It is also necessary to submit doctor's reports, medical tests, proof of medical expenses and other relevant information. Because attorneys often collaborate with a network of medical experts and investigators, they can level the playing field against the insurance company. Lastly, most personal injury cases are handled on a contingency basis, which means that you do not pay attorney fees unless you recover settlement money.

If you were injured in an accident that was not your fault, you may be able to recover damages for pain and suffering, lost wages, medical expenses and property damage. A savvy personal injury attorney will also ensure that any settlement considers future physical, emotional and financial harm you may suffer.

Being injured in an accident is a frightening experience, and the road to recovery can be long. Don't go it alone, call a personal injury attorney today.

 


Monday, May 22, 2017

Underinsured and At-Fault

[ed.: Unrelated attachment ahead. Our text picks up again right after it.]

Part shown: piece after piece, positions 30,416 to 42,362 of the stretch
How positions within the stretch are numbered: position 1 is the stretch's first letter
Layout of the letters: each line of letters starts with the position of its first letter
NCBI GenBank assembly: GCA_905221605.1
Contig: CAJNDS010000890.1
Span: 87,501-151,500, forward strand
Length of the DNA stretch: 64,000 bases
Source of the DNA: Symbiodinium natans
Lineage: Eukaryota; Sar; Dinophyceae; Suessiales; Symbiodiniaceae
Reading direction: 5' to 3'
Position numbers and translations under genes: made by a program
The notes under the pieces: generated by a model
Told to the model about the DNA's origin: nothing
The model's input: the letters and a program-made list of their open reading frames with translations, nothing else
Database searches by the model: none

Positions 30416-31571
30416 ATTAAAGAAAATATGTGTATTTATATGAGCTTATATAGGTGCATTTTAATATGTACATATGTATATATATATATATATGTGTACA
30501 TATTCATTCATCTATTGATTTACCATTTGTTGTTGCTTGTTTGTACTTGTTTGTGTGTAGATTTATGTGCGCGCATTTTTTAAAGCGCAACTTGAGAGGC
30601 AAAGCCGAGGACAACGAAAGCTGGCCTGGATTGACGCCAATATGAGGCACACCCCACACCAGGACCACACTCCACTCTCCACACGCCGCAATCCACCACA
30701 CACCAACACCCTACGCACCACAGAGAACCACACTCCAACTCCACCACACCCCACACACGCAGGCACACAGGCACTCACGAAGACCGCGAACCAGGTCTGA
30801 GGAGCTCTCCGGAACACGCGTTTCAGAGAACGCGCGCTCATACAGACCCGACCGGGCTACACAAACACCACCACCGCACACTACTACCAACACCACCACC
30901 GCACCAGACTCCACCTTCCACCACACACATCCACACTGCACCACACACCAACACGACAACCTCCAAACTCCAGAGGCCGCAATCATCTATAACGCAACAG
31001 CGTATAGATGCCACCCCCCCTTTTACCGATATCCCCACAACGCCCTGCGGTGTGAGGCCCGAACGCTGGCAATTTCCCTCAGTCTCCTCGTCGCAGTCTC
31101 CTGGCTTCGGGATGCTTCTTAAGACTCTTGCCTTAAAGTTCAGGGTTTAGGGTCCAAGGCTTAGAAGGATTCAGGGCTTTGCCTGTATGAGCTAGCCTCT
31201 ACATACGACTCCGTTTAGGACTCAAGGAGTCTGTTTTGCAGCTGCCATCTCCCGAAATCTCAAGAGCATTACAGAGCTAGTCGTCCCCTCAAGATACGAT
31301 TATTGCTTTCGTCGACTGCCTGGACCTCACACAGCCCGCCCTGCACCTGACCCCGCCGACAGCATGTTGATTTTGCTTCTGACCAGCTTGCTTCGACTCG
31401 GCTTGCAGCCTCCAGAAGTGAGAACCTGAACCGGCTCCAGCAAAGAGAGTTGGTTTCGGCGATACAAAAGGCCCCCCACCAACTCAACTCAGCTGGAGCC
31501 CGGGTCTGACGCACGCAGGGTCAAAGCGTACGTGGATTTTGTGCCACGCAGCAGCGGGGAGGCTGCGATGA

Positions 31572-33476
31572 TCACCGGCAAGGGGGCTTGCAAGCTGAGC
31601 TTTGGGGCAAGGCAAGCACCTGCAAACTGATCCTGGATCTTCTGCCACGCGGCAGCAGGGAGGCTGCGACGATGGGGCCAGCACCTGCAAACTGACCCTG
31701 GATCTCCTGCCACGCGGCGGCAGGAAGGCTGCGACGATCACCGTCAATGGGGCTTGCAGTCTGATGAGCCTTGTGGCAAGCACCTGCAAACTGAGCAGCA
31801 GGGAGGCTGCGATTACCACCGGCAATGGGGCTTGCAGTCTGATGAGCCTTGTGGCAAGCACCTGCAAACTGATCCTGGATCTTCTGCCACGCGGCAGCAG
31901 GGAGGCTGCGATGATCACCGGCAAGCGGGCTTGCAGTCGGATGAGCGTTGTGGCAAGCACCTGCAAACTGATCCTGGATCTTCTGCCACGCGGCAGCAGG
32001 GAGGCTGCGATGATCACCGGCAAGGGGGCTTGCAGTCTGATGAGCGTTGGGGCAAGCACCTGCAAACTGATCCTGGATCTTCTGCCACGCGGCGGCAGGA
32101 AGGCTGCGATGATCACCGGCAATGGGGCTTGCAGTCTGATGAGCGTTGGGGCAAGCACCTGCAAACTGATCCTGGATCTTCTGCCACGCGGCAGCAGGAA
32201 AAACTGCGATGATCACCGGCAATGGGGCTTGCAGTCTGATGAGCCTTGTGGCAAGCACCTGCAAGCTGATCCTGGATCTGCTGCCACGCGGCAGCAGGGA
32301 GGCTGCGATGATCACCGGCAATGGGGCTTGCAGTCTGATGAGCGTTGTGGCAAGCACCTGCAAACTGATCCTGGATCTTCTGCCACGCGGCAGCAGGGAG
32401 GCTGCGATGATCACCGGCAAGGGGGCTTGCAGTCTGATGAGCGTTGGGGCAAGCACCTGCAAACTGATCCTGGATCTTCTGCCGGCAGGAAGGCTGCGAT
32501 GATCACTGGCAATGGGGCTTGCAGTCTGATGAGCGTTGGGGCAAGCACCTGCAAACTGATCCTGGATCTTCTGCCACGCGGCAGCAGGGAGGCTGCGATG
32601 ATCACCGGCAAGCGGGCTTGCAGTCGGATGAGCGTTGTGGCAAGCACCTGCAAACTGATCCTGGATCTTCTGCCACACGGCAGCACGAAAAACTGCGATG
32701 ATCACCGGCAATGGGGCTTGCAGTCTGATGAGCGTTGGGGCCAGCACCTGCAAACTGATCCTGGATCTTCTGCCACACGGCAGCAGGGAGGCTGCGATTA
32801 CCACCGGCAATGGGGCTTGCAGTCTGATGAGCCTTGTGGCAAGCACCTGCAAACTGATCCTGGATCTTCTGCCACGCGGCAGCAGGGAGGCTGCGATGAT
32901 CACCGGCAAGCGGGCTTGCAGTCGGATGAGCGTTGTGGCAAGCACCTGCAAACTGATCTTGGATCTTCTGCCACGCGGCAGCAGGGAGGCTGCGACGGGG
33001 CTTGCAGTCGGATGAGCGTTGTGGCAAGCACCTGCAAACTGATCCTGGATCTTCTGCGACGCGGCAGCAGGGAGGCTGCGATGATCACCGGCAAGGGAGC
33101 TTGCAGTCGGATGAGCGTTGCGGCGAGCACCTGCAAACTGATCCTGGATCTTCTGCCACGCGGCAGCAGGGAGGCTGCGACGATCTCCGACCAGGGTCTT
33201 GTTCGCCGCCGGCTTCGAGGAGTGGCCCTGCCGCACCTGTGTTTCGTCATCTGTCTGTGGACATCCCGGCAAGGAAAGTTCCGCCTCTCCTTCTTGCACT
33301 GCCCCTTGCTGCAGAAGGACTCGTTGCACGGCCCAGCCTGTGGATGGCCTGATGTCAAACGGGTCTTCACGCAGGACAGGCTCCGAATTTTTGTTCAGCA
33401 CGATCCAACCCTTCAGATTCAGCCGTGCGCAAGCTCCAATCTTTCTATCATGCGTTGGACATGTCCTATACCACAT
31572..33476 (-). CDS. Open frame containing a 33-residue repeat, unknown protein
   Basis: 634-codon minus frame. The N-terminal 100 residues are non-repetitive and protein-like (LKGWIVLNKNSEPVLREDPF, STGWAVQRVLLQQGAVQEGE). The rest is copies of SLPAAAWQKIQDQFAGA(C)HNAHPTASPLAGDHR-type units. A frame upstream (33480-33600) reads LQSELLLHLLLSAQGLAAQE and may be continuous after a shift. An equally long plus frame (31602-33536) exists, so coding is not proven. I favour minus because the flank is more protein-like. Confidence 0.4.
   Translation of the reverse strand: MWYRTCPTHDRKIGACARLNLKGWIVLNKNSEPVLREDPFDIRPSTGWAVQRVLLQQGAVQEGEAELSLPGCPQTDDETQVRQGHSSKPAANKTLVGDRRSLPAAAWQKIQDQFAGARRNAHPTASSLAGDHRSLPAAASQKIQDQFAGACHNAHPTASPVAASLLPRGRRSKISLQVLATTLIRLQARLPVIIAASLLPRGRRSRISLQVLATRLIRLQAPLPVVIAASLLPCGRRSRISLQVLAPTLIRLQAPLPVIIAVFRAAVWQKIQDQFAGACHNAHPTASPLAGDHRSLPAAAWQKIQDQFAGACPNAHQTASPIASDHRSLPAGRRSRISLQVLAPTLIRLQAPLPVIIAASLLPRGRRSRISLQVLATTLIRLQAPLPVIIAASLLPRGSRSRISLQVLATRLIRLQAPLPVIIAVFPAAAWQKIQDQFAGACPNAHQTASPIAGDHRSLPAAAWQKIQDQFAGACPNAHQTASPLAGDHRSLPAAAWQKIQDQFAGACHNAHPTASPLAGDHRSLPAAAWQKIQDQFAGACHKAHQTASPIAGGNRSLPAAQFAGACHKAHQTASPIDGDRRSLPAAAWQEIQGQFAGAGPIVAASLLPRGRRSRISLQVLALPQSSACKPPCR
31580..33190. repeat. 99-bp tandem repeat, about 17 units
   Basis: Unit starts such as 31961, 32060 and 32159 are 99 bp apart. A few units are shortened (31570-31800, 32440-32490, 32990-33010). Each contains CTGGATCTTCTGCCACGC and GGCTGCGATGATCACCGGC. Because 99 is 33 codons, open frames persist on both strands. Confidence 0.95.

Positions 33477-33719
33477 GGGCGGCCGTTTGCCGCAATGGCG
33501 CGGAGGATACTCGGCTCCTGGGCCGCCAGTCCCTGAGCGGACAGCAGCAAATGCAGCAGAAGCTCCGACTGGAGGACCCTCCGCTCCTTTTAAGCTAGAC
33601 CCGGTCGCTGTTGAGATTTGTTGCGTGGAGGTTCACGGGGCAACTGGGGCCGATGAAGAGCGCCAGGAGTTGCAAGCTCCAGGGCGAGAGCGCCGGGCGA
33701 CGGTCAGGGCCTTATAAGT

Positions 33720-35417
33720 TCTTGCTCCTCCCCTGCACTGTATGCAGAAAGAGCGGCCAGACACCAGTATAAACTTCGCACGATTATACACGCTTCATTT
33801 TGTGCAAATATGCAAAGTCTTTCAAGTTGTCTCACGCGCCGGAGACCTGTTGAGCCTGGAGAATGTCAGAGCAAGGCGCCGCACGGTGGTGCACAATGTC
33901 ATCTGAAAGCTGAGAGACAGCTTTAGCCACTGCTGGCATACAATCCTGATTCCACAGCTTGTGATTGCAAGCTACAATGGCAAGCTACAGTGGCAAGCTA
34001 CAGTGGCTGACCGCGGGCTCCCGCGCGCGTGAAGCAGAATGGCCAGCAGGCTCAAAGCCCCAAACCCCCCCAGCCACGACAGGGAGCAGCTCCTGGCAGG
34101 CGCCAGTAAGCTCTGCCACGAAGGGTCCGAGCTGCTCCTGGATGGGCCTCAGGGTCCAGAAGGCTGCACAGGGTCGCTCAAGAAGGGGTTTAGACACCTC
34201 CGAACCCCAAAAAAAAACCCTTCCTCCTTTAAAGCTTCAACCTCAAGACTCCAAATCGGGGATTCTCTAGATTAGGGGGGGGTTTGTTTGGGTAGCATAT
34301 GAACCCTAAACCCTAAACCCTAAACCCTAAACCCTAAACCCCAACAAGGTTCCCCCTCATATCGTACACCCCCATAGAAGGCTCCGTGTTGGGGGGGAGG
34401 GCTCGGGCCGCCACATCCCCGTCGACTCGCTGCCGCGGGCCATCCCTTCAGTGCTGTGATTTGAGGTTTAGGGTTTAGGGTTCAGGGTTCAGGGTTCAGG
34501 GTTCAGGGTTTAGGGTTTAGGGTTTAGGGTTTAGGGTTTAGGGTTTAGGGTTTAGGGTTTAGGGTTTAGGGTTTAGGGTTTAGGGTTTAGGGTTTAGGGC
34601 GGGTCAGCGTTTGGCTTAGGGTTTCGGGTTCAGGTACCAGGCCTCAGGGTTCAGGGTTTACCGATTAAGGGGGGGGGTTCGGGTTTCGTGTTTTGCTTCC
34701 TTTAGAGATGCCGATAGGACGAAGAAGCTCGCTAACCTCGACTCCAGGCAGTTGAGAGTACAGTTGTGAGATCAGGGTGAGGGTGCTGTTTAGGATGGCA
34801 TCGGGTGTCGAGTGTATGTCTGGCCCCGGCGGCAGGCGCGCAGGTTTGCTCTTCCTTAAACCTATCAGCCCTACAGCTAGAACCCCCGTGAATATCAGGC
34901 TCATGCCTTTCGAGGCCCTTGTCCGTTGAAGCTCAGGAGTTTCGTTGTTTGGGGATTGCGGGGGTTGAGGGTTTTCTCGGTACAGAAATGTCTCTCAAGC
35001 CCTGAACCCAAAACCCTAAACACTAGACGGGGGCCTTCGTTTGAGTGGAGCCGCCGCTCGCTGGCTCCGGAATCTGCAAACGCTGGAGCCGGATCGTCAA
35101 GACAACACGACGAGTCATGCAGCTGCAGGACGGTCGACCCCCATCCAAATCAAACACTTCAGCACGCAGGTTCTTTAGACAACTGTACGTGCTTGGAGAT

Almost all states require some form of auto coverage insurance. This may include Bodily Injury Coverage, Personal Injury Protection, Property Damage Liability, Collision Coverage, and even Uninsured Motor Coverage. Depending on the state, the coverage level will vary greatly. For instance, you may only be required by to carry $25,000 in bodily injury coverage. While a relative residing across the country may be required to carry $50,000 in bodily injury coverage.  And while mandated requirements are often used as guides by drivers when selecting their policies, these coverage levels are not always enough to cover the cost of an accident. So what happens if you are underinsured and at fault in an accident?